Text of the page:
A delayed harvest of wheat crop in Punjab and Haryana and most pollution control board officials deployed on election duty has led to a spike in crop residue burning across the two states.
NASA’s fire mapper, which uses satellites to map the number of active fires in a region, shows that the instances of fires in Punjab and Haryana have sharply risen over the last week. The spike in crop burning comes despite several orders from the state government, the Ministry of Environment and Forests and the National Green Tribunal, which have directed that farmers burning crop residue be fined based on the area under cultivation.
“Most of the officials who are responsible for implementing these orders are on election duty. How do we implement the orders… Awareness exercises have been undertaken and farmers told about the bad effects of burning crop residue,” said Kahan Singh Pannu, Punjab Agriculture Secretary.
Worrying new trend
Crop burning, which compounds the air pollution problem in the NCR, is usually seen during October-November. Burning wheat stubble in April-May this year is a worrying new trend that could affect the NCR’s air quality.
While the wheat crop is harvested usually in the last two weeks of April, this year, however, the season has been delayed by around three weeks.
According to sources, the implementation of orders is also lax as Punjab goes to polls on May 19 and the government is not keen on alienating voters by fining them just ahead of polling day.
Be it Patiala, the home district of Punjab CM Capt Amarinder Singh, Sangrur, the stronghold of AAP leader Bhagwant Mann, or Bathinda, the seat of Union Akali minister Harsimrat Kaur Badal, large tracts of farmland are being set on fire. It is the same in Rohtak, Jhajjhar and Sonipat districts of Haryana as well.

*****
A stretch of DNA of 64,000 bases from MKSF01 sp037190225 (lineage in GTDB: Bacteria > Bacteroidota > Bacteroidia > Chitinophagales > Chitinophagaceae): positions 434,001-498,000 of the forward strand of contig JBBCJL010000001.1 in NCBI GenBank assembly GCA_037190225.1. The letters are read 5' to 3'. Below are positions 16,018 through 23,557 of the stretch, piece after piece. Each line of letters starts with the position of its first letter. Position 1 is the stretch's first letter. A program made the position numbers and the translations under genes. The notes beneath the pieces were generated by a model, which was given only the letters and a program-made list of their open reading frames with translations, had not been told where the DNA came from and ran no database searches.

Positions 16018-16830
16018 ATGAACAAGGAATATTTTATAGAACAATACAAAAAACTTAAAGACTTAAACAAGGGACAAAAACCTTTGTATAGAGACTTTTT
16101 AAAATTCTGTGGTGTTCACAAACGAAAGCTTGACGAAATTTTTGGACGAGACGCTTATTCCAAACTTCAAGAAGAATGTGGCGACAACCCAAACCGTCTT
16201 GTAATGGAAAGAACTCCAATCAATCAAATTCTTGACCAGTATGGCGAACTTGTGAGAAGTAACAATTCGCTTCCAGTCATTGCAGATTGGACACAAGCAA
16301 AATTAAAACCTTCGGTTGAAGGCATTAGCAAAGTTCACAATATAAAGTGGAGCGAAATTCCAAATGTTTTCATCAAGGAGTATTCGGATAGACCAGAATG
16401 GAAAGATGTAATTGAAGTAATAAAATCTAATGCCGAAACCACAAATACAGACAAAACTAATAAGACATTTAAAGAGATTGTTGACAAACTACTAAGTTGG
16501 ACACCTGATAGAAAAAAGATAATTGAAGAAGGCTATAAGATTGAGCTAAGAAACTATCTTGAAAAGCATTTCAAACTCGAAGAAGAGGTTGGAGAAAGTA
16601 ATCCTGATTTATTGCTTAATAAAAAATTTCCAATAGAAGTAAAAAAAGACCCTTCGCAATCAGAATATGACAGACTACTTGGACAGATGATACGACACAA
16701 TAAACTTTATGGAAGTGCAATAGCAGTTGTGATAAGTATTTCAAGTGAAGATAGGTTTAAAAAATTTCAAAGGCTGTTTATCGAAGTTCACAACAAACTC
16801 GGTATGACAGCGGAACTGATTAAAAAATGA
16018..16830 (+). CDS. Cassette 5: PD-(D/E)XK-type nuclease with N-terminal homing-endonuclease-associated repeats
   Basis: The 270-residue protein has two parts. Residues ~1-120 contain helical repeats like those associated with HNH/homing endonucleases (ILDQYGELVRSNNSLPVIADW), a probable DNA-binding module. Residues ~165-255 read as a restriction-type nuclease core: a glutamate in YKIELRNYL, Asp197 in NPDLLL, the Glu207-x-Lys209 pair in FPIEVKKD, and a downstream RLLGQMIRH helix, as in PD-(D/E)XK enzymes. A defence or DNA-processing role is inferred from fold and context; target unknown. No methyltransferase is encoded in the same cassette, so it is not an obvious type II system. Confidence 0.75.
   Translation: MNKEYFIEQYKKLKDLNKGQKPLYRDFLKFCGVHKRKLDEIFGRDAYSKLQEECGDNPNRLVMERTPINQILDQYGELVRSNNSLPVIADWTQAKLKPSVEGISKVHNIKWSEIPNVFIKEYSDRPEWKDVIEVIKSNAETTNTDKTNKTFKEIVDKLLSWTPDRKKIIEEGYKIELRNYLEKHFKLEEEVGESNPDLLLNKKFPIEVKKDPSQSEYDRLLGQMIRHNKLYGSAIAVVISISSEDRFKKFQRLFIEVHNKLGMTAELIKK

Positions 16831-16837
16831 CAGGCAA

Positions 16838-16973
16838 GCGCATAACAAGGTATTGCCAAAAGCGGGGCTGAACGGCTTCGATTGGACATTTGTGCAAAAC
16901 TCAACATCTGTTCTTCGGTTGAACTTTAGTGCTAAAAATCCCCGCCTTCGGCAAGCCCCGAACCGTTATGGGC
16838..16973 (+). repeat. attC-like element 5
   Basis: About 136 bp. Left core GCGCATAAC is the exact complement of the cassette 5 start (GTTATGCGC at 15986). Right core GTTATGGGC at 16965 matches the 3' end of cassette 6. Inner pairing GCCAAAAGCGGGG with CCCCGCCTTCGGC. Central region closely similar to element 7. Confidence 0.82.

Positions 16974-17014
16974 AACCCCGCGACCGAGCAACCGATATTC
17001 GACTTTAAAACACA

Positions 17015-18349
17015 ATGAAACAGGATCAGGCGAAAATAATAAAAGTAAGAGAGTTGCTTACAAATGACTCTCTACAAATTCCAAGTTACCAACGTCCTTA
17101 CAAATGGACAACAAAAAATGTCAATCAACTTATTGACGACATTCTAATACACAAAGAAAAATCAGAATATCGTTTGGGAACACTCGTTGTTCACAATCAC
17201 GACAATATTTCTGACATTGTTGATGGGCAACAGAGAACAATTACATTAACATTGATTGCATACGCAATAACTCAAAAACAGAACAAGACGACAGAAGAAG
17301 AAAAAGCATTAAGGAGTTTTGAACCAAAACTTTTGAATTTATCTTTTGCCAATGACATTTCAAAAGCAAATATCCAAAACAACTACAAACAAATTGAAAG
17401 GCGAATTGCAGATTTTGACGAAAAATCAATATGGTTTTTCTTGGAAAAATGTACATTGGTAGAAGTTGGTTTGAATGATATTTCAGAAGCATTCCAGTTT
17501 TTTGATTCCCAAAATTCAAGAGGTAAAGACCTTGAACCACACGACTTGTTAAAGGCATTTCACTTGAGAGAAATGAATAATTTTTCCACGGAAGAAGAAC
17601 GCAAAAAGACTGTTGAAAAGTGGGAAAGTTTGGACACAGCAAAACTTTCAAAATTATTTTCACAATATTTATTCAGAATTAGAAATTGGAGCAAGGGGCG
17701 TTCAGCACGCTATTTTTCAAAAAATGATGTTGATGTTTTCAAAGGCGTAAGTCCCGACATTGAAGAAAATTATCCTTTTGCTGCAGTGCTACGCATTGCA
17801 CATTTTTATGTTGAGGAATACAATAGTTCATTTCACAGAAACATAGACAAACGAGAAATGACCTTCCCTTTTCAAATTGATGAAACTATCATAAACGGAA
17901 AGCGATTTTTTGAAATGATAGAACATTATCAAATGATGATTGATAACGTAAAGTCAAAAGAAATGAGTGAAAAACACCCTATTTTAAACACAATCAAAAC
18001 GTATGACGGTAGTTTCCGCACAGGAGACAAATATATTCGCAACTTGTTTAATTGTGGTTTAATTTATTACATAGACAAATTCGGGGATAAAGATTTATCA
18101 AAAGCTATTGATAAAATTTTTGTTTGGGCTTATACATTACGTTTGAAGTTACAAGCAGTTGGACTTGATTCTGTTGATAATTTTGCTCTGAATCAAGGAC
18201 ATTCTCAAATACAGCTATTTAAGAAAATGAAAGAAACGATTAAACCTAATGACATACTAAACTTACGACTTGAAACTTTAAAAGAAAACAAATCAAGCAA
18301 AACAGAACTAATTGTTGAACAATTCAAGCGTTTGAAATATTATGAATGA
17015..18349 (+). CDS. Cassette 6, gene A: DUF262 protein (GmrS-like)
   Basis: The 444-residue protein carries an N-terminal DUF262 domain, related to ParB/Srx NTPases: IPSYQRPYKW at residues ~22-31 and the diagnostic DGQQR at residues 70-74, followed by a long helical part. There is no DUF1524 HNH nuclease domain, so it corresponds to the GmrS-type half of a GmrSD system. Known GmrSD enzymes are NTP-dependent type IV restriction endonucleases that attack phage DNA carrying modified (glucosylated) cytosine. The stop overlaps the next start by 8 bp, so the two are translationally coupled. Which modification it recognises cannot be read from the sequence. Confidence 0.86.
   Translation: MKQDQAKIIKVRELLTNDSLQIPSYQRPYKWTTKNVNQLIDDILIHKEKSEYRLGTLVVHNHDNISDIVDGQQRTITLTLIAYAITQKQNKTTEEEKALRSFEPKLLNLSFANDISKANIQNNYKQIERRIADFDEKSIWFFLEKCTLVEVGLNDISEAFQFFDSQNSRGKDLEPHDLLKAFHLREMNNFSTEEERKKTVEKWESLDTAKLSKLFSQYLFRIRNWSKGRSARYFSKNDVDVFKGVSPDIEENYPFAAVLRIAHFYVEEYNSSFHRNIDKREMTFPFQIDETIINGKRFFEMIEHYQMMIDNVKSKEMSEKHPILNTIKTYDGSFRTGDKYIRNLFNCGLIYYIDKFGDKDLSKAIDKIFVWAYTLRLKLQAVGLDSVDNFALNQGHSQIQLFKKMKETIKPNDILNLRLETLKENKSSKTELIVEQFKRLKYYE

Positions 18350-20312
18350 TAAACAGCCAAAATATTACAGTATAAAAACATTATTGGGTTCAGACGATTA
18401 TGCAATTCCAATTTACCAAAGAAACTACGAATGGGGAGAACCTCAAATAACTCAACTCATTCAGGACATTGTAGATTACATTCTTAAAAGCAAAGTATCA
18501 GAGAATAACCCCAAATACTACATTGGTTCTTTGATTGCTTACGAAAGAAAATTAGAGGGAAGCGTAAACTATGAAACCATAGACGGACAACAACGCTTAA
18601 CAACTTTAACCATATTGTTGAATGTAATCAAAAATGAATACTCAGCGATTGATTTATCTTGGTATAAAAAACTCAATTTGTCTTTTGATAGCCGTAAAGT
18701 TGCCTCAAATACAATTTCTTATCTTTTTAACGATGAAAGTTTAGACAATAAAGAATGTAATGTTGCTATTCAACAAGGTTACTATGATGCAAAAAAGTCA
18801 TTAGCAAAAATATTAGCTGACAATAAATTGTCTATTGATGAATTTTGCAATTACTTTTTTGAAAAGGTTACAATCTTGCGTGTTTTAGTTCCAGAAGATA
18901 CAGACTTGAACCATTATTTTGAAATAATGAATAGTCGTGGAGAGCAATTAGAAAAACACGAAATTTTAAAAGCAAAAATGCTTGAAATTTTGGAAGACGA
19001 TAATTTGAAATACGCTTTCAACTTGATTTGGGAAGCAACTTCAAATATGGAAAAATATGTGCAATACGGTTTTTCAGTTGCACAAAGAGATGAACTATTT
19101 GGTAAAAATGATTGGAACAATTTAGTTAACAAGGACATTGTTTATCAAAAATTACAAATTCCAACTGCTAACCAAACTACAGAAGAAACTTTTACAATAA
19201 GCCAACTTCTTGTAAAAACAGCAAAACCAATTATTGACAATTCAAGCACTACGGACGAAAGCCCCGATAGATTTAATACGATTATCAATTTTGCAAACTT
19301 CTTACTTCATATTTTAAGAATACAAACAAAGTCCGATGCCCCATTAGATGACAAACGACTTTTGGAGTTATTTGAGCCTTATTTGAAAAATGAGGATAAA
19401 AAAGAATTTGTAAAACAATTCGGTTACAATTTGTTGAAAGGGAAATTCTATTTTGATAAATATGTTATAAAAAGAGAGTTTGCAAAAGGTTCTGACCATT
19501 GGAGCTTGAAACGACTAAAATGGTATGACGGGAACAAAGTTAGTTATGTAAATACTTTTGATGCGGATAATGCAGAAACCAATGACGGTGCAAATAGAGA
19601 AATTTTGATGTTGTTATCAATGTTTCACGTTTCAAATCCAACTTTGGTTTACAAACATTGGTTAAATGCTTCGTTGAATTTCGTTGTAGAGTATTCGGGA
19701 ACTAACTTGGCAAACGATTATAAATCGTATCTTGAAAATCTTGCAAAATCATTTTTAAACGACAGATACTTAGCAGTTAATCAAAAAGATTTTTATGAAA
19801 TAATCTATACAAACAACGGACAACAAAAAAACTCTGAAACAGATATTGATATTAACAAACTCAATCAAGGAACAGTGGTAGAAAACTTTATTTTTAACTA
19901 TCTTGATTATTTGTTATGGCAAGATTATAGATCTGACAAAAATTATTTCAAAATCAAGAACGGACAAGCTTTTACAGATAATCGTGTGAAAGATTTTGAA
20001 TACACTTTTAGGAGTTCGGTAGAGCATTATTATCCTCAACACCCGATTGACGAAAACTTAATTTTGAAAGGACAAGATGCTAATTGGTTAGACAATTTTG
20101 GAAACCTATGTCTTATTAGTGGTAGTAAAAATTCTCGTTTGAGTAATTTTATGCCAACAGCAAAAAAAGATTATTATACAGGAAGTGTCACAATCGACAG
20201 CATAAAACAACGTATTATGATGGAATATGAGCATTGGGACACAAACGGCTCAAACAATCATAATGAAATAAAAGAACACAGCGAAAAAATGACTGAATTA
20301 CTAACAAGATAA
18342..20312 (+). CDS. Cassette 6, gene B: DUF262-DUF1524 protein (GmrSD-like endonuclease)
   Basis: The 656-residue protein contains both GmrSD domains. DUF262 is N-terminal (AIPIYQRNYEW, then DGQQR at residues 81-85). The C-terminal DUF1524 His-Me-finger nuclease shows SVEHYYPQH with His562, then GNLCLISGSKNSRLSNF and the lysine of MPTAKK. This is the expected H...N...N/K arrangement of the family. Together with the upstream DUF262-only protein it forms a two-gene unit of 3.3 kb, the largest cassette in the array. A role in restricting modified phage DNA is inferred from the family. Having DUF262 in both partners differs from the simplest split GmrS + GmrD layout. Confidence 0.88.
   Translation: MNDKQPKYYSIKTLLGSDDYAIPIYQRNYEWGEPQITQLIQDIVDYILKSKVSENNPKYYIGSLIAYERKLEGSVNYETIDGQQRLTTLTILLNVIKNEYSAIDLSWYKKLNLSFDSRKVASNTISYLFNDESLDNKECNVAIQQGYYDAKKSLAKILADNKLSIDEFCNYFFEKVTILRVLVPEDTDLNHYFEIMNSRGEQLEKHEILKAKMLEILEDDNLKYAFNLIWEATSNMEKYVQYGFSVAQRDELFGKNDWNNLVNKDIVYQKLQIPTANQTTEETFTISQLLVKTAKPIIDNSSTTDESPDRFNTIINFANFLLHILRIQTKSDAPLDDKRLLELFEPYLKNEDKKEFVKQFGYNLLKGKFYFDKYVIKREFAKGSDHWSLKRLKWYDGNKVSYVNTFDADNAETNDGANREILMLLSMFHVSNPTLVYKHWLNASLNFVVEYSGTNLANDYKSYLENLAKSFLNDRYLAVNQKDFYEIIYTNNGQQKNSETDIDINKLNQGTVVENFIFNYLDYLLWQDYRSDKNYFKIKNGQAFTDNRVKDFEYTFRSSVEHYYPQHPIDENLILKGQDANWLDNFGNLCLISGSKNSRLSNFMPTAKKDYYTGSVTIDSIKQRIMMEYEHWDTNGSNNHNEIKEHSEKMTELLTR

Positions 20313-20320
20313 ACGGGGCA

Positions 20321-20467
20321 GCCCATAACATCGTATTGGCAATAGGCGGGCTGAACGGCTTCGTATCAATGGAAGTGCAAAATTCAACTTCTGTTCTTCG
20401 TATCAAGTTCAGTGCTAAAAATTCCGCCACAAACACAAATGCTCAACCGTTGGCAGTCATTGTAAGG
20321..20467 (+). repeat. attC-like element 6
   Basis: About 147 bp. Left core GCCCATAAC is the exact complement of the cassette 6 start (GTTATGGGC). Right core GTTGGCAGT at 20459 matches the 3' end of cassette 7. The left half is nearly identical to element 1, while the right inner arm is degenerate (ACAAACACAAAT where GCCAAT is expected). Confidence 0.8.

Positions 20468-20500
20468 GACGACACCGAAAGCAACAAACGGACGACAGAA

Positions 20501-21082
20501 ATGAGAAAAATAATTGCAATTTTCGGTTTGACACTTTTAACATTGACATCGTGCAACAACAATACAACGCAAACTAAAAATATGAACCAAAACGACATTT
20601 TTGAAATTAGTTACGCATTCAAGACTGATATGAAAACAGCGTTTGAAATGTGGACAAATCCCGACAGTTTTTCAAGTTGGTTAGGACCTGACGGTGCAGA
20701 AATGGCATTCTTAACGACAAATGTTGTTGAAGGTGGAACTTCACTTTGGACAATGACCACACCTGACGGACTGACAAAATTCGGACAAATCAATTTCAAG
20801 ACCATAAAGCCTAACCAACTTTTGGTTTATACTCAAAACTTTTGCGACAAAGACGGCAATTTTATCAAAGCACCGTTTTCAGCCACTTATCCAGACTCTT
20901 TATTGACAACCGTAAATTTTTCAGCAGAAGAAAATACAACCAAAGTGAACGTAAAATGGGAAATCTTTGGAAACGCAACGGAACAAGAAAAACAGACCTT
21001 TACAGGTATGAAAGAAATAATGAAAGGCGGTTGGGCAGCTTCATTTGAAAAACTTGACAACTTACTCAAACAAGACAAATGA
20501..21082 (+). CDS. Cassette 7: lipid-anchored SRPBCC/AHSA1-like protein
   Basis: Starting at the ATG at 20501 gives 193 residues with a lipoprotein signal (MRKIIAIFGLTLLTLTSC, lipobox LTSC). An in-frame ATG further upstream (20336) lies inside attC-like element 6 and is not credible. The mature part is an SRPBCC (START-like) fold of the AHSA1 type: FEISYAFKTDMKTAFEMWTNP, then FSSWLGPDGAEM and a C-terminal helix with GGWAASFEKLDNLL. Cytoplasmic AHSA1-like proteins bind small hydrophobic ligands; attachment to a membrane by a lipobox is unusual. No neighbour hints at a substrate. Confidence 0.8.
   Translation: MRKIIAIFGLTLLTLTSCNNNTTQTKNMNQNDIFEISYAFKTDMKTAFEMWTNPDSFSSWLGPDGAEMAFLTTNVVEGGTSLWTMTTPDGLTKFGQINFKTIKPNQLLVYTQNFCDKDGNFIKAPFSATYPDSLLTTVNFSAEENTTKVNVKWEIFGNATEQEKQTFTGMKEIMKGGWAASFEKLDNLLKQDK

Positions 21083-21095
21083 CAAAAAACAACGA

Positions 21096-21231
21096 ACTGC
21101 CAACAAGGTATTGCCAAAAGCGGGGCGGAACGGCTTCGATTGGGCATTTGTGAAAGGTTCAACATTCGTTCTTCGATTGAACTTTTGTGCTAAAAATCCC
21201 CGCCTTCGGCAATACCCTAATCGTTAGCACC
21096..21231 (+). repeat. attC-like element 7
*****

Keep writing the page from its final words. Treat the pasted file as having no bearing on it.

“We are following it up with the Agriculture Department. There are fewer incidents of stubble burning this season as compared to the corresponding season last year,” said Punjab Pollution Control Board (PPCB) chairman Satwinder Singh Marwaha.
However, another government functionary said there cannot be a comparison as the harvesting of wheat started late this year compared to last year. “The comparison can be done only after the harvesting is complete,” the functionary said. “We are paying the price of democracy as no one wants to take action on farmers in the midst of the election season.”
The delay in harvest means farmers don’t have as much time to prepare their fields for the next crop. While crop residue burning has become a common phenomenon in the two states since the introduction of combine harvesters, paddy residue burning, which happens in October-November – is more prevalent.
While paddy residue contains silica and is unfit for use as fodder for cattle, the wheat residue is widely used as fodder. While farmers burn both the paddy stalk and straw, only the stalk of the wheat crop is set on fire.
According to Pannu, farmers have already separated the straw that will be used as fodder. “What is being set on fire now is just the stalk,” he said. After the wheat is harvested, the stubble is turned into cattle feed with the help of a machine. With the cost of inputs on the rise, some farmers avoid the additional expenditure on this machine.
A farmer who set wheat stubble on fire in Deon village in Bathinda district said, “Last year, the government had asked us not to burn paddy straw promising to provide straw management machines. But the machine never arrived and we had to set our fields on fire. The government should give us compensation if they want us to choose alternate methods for getting rid of the straw.”
Jamhoori Kisan Sabha Punjab president Satnam Singh Ajnala said, “We are against stubble burning. But, the fact is that all the wheat fields around the place I am sitting have been set on fire. The government should give some money per acre to the farmers to enable them to try alternate ways.”